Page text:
This Tuesday (11/22) is the feast of St. Cecilia our co-patron. Born in the third century into a wealthy Roman family, her parents arranged for her to marry a young pagan nobleman by the name of Valerius. Unbeknownst to them, however, Cecilia had become a Christian, and like many young Christian women at the time, she had taken a vow of perpetual virginity. This was a dangerous thing to do in those days, for if they did not give up their vow when they married, such a young woman would be exposed publicly as Christian by their spurned husbands and subjected to torture and death. In a homily about St. Cecilia, Fr. Ronald Knox explains the situation, saying: “You know the horror the world feels when somebody becomes a Catholic; you know the horror the world feels when somebody goes into a convent: combine those two, and transplant them into a society which is heathen and regards the Christian religion as a dangerous and debased cult and you will realize what the pagans thought of a resolution like St. Cecilia’s.”
During her wedding to Valerian, it is said that Cecilia’s heart sang songs of love to Christ. That night Cecilia revealed to her husband her Christian faith and her sacred vow. She also warned him that she was under the protection of her guardian angel. Valerian looked around, but saw no evidence of an angel. To this, Cecilia responded that only if he were baptized would he see the angel. Valerian went to Pope Urbanus, the bishop of Rome, to receive baptism and when he returned home to his wife, he saw standing next to her an angel of God. Filled with amazement, Valerian shared the news of what had happened with his brother Tibertius, who then also received baptism. Filled with Christian zeal, the brothers spent their days burying the bodies of the city’s martyrs. Eventually, the brothers themselves were arrested and martyred. The authorities then came for Cecilia, locking her a bath in her home and filling it with scorching-hot steam. Miraculously surviving, her tormentors then resolved to dispatch her with the sword. Christians recovered her body and buried it in the catacombs. 200 years later, a beautiful church was built in her honor over the site of her home in the Trastevere neighborhood of Rome. Her remains were transferred to the church, where they were entombed under the main altar. In 1599, the tomb was opened and her body was discovered to be incorrupt. The sculptor Stefano Maderno created a remarkable image of St. Cecilia’s incorrupt body just as it was found under the altar of the church. Today, that marble statue marks the place of her relics.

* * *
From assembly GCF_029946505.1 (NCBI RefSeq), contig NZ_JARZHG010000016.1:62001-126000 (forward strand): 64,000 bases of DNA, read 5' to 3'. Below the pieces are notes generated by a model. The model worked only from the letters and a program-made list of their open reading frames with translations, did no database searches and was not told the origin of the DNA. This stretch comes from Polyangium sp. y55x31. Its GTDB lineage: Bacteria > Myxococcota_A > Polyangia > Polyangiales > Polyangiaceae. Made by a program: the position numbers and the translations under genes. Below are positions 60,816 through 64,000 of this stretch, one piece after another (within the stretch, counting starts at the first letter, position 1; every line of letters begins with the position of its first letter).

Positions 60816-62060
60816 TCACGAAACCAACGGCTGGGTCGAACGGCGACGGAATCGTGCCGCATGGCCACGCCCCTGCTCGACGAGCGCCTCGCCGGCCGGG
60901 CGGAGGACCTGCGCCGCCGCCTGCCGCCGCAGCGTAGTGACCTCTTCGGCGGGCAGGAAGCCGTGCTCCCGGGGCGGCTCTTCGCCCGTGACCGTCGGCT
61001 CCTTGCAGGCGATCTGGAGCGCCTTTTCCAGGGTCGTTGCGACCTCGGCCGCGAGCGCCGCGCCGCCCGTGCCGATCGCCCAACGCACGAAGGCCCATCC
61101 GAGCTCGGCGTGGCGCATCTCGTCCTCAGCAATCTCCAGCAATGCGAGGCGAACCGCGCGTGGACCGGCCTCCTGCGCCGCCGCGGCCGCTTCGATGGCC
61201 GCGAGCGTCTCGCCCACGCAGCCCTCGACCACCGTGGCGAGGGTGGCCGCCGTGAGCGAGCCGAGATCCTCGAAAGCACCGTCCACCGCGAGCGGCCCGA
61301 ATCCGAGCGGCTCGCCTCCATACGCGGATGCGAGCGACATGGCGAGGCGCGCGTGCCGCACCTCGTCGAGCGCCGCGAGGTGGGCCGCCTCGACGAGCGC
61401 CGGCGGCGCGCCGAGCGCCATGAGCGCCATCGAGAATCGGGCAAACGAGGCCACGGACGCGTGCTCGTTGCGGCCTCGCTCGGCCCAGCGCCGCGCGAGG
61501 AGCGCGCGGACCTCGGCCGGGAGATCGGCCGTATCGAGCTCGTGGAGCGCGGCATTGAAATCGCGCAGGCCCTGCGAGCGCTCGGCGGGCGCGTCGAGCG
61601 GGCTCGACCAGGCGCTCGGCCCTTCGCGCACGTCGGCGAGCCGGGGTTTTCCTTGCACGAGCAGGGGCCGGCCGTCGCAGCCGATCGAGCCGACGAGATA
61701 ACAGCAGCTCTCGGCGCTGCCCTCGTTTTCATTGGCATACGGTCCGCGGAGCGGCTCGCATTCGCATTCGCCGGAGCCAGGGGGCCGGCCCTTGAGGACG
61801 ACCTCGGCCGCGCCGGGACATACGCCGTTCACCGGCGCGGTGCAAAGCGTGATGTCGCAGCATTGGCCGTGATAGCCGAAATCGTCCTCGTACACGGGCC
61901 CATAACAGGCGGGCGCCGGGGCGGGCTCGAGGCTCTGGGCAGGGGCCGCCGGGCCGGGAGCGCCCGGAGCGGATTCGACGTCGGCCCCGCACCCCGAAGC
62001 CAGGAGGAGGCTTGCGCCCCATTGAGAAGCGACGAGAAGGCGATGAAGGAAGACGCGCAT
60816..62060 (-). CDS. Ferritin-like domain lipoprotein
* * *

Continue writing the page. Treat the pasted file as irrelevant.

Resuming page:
St. Cecilia has been venerated by the Church as a virgin and martyr for over 1700 years. She is also a worthy patroness for married people who desire the conversion of their spouses – whether through formal reception into the Church, or an awakening of their Catholic faith and return to a life of prayer and the sacraments. Her life is a reminder, according to Fr. Knox, that “each of us, whether he likes it or not, is an advertisement of the Catholic faith to the little circle of his neighbors – a good advertisement, or a bad advertisement.” The conversion of others begins with our own conversion, and the willingness to take the holy risk of revealing our faith to others through word and example, just like St. Cecilia.